* Posts by Tom 13

7611 posts • joined 10 Jun 2009

NASA working on nuclear rocket for manned Mars trips

Tom 13

You still need to shift the same amount of mass

to whatever orbit you establish for building the craft.

Ironically, the only way this stuff starts making sense is if you follow the alleged moron's directive to build a base on the Moon. Then you build a manufacturing facility there and build the space ship components on the Moon and lift them from there. Much smaller gravity well, so you get overall savings on the lift issue. Of course, this also implies a sustained commitment to build a lot of stuff on the Moon, or it doesn't make sense either.

Tom 13

The AC isn't the only one who failed Econ 101.

Keynsian pump priming isn't working any better this time than the last time it was tried, and that applies even to programs I would like to see succeed. Even if the program were spectacularly more successful than expected and we launched say 17 missions to Mars, that wouldn't significantly boost economic production in the US let alone the world.

Programs like this should continue because they are the sort of basic R&D that sometimes lead to unexpected discoveries that boost productivity and bolster the imagination. That imagination in turn may produce other products that people want. That's why you keep going.

Having said that, imagine what NASA could have done with all the money wasted on Solyndra.

Assange loses High Court appeal against extradition to Sweden

Tom 13

So then we can be assured that nor murder, rapist, or child molester

has ever passed through customs leaving Sweden before the paperwork was processed to keep him there? Particularly as the authorities weren't expecting to have to process such paperwork since he was due for an interview the day he left the country?

Sorry, they have a saying down South about that: That dog don't hunt..

This post has been deleted by a moderator

Tom 13

Oh goody!

Paid hypocrites instead of amateurs.

Tom 13

The Swedish charges against Assange are crap.

But they are the sort of crap he supported when it wasn't being flung at him, so my heart doesn't bleed for him.

Electric car crash leads to battery blaze

Tom 13

Ecco warriors have no shame.

They are only interested in redistributing the wealth to the less fortunate. If they had any shame there wouldn't be any kind of push for electric cars whatsoever. Anybody who has seriously looked at the engineering and efficiency of these cars knows that even the worst gas guzzler from the 1960s is a more eco-friendly car once you are done considering all the toxins required to manufacture an electric car and the frequency of battery replacements.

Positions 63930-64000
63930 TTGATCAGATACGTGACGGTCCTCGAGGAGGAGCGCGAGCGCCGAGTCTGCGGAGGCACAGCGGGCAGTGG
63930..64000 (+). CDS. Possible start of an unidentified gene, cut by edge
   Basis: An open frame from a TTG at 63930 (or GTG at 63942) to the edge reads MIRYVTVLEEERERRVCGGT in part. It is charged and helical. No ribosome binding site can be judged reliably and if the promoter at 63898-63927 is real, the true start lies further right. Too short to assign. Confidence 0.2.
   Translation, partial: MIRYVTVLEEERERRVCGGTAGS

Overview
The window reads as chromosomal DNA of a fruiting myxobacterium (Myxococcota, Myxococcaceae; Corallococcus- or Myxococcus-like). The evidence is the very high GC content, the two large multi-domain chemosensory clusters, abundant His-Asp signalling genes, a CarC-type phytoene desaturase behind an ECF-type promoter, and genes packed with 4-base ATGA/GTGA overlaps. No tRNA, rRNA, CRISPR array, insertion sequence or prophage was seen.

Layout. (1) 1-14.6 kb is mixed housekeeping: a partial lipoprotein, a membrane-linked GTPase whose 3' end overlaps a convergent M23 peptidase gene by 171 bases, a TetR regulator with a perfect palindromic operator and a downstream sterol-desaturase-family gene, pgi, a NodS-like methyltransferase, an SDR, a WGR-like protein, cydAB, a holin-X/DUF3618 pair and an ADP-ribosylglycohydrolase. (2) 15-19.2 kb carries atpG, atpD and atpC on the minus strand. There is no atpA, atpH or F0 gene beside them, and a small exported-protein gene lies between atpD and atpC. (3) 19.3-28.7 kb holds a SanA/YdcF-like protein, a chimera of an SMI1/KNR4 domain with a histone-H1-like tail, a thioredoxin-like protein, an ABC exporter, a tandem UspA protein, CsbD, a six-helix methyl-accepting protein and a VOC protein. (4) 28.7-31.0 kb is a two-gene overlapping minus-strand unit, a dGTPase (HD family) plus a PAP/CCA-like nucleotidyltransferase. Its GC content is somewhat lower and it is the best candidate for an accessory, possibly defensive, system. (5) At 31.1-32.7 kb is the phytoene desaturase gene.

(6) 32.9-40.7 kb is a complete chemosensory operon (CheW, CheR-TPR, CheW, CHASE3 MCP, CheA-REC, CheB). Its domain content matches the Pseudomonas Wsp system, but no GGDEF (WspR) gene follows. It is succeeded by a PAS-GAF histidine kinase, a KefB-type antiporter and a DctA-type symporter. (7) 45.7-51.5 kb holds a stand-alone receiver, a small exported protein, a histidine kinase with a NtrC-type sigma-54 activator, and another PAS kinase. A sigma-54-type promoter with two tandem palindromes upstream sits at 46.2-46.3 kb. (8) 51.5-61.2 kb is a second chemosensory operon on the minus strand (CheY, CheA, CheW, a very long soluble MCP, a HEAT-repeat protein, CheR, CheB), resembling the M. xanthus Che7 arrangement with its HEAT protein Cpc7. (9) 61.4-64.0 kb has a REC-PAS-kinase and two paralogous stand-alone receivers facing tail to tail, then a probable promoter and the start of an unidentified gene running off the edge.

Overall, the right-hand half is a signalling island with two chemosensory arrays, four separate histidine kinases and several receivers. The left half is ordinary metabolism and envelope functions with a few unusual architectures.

New plastic telescope ammo machine gun is light as a rifle

Tom 13

By recalling rules 303 and 1.

See Breaker Morant for rule 303. Rule 1 is: there are no rules.

Barnes & Noble complain to DoJ over Redmond nobbling

Tom 13

Re: big brass pair

While I concur with your sentiment, the problem is that by my calculations it requires at least 268 someones (possibly at least 285 depending on whether certain arcane rules apply) to grow big brass pairs, and they seem to already be feeding at the lobbyist trough.

Spanish firm brings 20MW solar ‘ranch’ online in Arizona

Tom 13

That's so you can get a clear camera shot of the Doctor being chased by a Dalek

the next time the Beeb comes over here to shoot an episode.

Tom 13

Forgone revenue is not the same thing as money taken from tax payers,

particularly when it matches with all other corporations which receive similar tax breaks (including socialist green companies).

And oil companies are barely on par with your local grocery store in terms of actual profitability. But then I guess flames like you don't actually care about facts, only their own self-righteous indignation.

Microsoft releases fix for Applocker bypass flaw

Tom 13


he Walked Through Walls.


Tom 13

I'm not sure that really helps them any.

You need sudden cooling to fix the magnetism and their mechanism would seem to have slow cooling which ought to allow time for the magnetic alignment to drift.

'Angry Bird' netflinger projectile brings down drug ultralights

Tom 13

They are, but that excites

the coddling classes too much when run on the nightly news.

Deadly drive drought derails Dell's PC biz

Tom 13

That's a more short-sighted calculation than a CEO worried about next quarter's earnings numbers.

If you've got six months of storage, than means more labor. Somebody has to move them into storage, keep track of the storage rotation, and move them to production as needed. JIT eliminates all that. You also have new QC requirements. If it is going directly into production you QC it as you use it and send it back within the RMA timeframe with limited risk. If you are storing for 6 months, you need to QC it when it comes in, but it can still fail while in storage but before production. In the States the last factor is that it IS inventory and businesses get taxed on it. Twice a year you have to count it all, put a value to it, and send the government their cut, and that's over and above the rest of the taxes. I presume the same thing happens in the UK and EU, but don't know for sure.

Yeah, the guy who keeps inventory can probably ride this one out. But for the 3 months the shortage will last, does he make enough money to more than recoup the losses he's taken for keeping the inventory for the last 10 years? The issue isn't the inventory, it's the effectively sole source for the drives. Which I think another Reg author was a bit more pointed about back when the flooding started.

Apple expels serial hacker for publishing iPhone exploit

Tom 13

In some ways whether or not he did is irrelevant.

The approval process should involve some vetting, and that vetting should have found the code that was doing stuff that wasn't described in the application. It's not like the real bad guys are going to say, 'Please approve our app which includes code that exploits a vulnerability in your OS.'

Men most likely to friend dodgy Facebook strangers

Tom 13

So that's what those are supposed to be.